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Monday, August 13, 2012

Don't forget Childrens Hospital

Adult Swim's Childrens Hospital returns for season four with "The Boy with the Pancakes Tattoo." A young boy comes into the hospital with the word 'pancakes' tattooed on his arm. The doctors quickly realize that this boy has also brought a form of airborne amnesia with him, and then they forget. Soon Glenn (Ken Marino) is left alone to figure out a cure before he, too, succumbs to the virus.

Even though Childrens Hospital is only a ten minute show, a lot is crammed into "The Boy with the Pancakes Tattoo," including a ton of non-specific movie references. Glenn wakes up in a supply closet with no memory of what has happened, but his name written on his hands. A virus takes down the staff one by one. There is a twist ending, revealed through flashback. The world descends into chaos.

It is also a supremely funny episode. One-liners zing one after the other in a constantly flood of humor. Some of the best moments: Lola (Erinn Hayes) talking her way through the process of losing her memory; Glenn asserting than an eleven year old is too young to be douchey; Nurse Dori (Zandy Hartig) figuring out her name through the context of Glenn's question; the brain scans being different only in color; the amnesia virus being defeated by being given amnesia; Lola's line about this being one of the craziest Tuesdays she's had all week; sound effects of a door being sealed, even when it's clear that it's still open a crack; Chief (Megan Mullally), Owen (Rob Huebel), AND Lola all thinking they are at a restaurant after losing their memories; Sy (Henry Winkler) randomly fingering a 'code' into the keypad behind him as he slips into his panic room; the fact that clowns can't catch amnesia.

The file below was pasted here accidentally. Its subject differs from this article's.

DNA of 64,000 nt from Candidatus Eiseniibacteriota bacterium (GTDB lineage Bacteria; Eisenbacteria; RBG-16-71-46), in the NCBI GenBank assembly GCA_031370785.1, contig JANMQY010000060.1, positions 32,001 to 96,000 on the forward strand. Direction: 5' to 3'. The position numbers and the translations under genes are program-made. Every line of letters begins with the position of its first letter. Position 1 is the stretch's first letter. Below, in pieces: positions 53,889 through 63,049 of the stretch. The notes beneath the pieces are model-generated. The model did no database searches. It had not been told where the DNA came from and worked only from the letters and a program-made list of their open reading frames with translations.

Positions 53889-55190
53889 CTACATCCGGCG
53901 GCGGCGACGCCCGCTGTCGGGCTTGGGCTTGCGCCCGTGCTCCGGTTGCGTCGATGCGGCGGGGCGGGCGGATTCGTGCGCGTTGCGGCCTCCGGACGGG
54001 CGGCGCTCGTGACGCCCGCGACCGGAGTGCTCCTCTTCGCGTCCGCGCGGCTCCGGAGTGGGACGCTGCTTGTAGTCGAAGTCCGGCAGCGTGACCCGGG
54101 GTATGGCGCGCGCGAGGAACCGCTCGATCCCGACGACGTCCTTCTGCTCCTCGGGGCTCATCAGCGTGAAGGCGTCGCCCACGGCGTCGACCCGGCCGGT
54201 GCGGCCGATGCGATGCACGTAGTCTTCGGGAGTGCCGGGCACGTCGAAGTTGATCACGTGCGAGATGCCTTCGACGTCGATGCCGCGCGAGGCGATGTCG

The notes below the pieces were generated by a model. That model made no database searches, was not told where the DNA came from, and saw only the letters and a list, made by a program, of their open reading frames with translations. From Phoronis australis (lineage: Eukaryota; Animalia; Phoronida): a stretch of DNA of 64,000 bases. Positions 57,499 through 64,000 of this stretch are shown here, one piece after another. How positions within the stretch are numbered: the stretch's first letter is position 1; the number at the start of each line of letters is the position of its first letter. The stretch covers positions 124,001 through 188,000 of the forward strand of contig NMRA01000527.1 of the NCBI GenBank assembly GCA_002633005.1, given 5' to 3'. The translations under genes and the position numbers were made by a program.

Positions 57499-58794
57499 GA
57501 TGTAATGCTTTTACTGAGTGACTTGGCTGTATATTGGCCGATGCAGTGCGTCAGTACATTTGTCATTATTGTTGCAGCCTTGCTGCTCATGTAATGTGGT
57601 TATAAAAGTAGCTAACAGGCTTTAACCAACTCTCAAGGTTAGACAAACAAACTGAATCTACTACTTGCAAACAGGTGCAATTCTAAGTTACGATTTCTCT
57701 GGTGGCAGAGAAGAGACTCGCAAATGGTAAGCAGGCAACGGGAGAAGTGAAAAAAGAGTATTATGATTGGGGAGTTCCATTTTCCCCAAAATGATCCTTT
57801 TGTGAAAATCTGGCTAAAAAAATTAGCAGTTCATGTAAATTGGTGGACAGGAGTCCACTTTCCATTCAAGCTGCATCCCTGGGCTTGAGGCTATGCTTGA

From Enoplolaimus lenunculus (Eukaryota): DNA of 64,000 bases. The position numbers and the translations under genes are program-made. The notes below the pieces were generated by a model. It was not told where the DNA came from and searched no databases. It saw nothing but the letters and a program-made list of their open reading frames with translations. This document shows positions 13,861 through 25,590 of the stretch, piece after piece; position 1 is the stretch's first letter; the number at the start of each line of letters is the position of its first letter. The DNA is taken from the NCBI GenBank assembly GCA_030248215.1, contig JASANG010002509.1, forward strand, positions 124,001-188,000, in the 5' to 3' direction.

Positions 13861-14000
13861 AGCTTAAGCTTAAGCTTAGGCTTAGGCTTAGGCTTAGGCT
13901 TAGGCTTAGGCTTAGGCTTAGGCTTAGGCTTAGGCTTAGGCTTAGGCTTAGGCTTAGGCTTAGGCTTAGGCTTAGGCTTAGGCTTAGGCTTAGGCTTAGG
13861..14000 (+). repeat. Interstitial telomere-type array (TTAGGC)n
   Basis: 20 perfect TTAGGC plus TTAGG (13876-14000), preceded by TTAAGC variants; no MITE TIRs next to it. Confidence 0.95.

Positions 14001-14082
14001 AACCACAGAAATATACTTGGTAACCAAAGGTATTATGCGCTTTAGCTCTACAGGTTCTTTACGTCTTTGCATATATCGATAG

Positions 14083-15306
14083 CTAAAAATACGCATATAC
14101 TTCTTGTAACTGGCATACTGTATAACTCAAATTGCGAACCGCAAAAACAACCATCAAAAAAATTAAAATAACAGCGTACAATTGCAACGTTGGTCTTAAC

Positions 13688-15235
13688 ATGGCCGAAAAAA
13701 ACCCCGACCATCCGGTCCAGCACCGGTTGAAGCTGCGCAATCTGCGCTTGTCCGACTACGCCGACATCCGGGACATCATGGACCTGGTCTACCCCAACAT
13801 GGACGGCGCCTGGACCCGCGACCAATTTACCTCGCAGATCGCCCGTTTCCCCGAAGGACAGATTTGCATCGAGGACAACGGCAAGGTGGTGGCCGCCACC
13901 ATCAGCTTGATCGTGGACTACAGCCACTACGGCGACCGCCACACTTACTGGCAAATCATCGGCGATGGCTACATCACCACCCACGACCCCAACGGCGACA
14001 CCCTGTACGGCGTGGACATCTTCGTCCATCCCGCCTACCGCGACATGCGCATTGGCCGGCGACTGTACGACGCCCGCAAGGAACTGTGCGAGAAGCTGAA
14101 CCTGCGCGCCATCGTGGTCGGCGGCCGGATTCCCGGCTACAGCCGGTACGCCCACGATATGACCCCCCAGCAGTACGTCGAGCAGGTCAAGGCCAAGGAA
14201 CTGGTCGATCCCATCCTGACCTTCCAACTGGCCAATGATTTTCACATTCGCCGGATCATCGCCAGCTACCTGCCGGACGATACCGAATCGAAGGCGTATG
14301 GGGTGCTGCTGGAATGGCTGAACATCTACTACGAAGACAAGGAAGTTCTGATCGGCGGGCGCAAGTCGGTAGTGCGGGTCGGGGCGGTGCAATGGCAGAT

Yes, that is right. For some strange, unexplained reason, clowns are immune. Which means that Glenn isn't the only one who doesn't immediately go down. Blake (Rob Corddry) also remains sane. But rather than helping Glenn, he crowns himself King and tricks Val (Malin Akerman) into believing she is his girlfriend.

And with only a ten minute running time, these are only some of the wonderful jokes. Wow.

Now there are inconsistencies and flubs in "The Boy with the Pancakes Tattoo." Some of them are listed above as the best parts of the episode. In a show like Childrens Hospital, continuity doesn't matter, as long as the actors play their parts well, and this bunch does, better than just about anyone else out there. The only thing that bothered me about the episode was that the virus is airborne, yet Glenn removes his mask when talking to Blake, and it takes Blake shoving Val's spit into Glenn's mouth to infect him.

But that can be overlooked, especially considering how many dots are connected in this episode. There are so many little things, like the pancake through line, or Val's arc, or the guest stars popping up in multiple places that lend such credibility to what they're doing here. It's like someone realized this 'mistake,' and decides the sight of Blake fingering mouths was silly enough to override any concerns. And that person or persons is right.

The point is, Childrens Hospital is crammed with very, very funny jokes and site gags pulled off by amazing comedic actors, an ensemble without exception, all at the top of their games. "The Boy with the Pancakes Tattoo" is a non-stop riot, and it amused greatly. Really, what more can you ask from a show like this? Absolutely nothing.

Childrens Hospital (not a cartoon) airs Thursdays at midnight on Cartoon Network.

If you like my reviews, please follow me on Twitter! Check out my new website, JeromeWetzel.com! Article first posted on TheTVKing

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